By: Nick Langille – The Spectator
February 14, 2019
BANGOR — Evening gowns and black ties were back in style this Valentine’s Day at Husson University. The school hosted an Eagle Semi-Formal on Feb. 9 in celebration of Valentine’s Day. It was held in the Richard E. Dyke Center for Family Business, the building right next to Bell Hall on the Husson campus.
There was drinks, music, light appetizers catered by the Eagle Formal Club, and a dance floor for those in attendance.
A semi-formal also known as cocktail attire or after-five, is the go-to dress code for most weddings and dressier parties. Men were expected to wear collared, buttoned-up shirts with dress pants or slacks and dress shoes. Tuxedos were not necessary for a semi-formal. The ladies could show up in dresses (close to the knee) with heels. Dress sandals and some open toed footwear for women were acceptable. Also, women could wear pearls or metallic jewelry at the semi-formal.
Kris Bridges, a Husson faculty member, was the DJ for the dance. He played a variety of music.
The price of admission was $10 for singles and $16 for couples at the door. However, if you bought a ticket(s) in advance, it’s $8 for singles and $10 for pairs. Tickets could be purchased in the campus center at Husson University. David Blais, President of the Eagle Formal Club, said anyone who purchased a ticket could come.
Blais is a sophomore majoring in hospitality and management at Husson University. He oversees all of the other Eagle Formal Club officers and helps out with different individual tasks and event planning. Along with club Vice President Andrew Ballou, Blais came up with the idea of a dance because Husson never held a semi-formal before. They started a group page on Facebook that introduced the idea of a semi-formal to others.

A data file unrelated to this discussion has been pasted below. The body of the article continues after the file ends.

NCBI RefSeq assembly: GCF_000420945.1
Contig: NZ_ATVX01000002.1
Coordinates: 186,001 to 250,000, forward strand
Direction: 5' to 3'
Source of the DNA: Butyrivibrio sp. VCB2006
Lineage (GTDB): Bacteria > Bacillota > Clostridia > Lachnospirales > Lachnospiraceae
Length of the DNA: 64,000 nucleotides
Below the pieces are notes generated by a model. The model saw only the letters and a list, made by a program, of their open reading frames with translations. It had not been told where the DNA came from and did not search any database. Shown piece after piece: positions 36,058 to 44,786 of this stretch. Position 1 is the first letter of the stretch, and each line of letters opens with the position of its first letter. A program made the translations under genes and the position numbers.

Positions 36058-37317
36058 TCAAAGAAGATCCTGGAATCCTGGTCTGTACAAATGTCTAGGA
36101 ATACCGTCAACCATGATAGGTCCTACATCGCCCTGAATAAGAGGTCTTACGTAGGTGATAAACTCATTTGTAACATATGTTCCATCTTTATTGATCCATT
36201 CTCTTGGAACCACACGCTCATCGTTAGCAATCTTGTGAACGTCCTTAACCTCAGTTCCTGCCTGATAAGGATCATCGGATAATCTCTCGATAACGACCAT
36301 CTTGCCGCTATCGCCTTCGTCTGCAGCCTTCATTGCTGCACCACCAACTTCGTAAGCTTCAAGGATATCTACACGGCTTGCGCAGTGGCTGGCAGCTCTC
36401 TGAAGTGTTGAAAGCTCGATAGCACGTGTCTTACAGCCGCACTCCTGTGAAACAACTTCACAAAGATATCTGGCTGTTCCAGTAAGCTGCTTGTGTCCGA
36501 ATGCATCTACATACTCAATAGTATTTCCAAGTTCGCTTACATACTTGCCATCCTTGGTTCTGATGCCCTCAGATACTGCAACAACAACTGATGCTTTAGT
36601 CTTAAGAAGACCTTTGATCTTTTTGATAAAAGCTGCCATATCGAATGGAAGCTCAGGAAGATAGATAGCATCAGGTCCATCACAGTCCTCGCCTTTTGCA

Blais liked the idea of starting the Eagle Formal Club and planning semi-formals.
“We wanted an excuse to get dressed up, hire a DJ, have some fun, and we figured to build a club around it,” Blais said.
In addition to Blais and Ballou, other officers of the Eagle Formal Club include Secretary Marie Dierman and Treasurer Kiana Oxton. Officers spruced up the Dyke Center with lights and other simple, elegant decorations in anticipation of the event.
The club hoped to teach students about etiquette. Jeans, dirty/torn clothes, sneakers, and flip-flops were not permitted.
Adam Colter, a junior majoring in hospitality and tourism at Husson University, planned to come. He attended most school events whether it’s Grocery Bingo, Bowling, or the Lip Sync Battle. Colter noticed something unique about the formal which made him interested.
“It’s something different, Husson hasn’t done an Eagle Formal,” Colter said. “I commute, so I thought it would be something fun to do on campus.”
Husson’s Eagle Formal Club expects to plan more semi-formals in the future. Blais said that they want to do a winter ball next year.
Follow the Eagle Formal Club on Facebook or message David Blais at firstname.lastname@example.org for more details.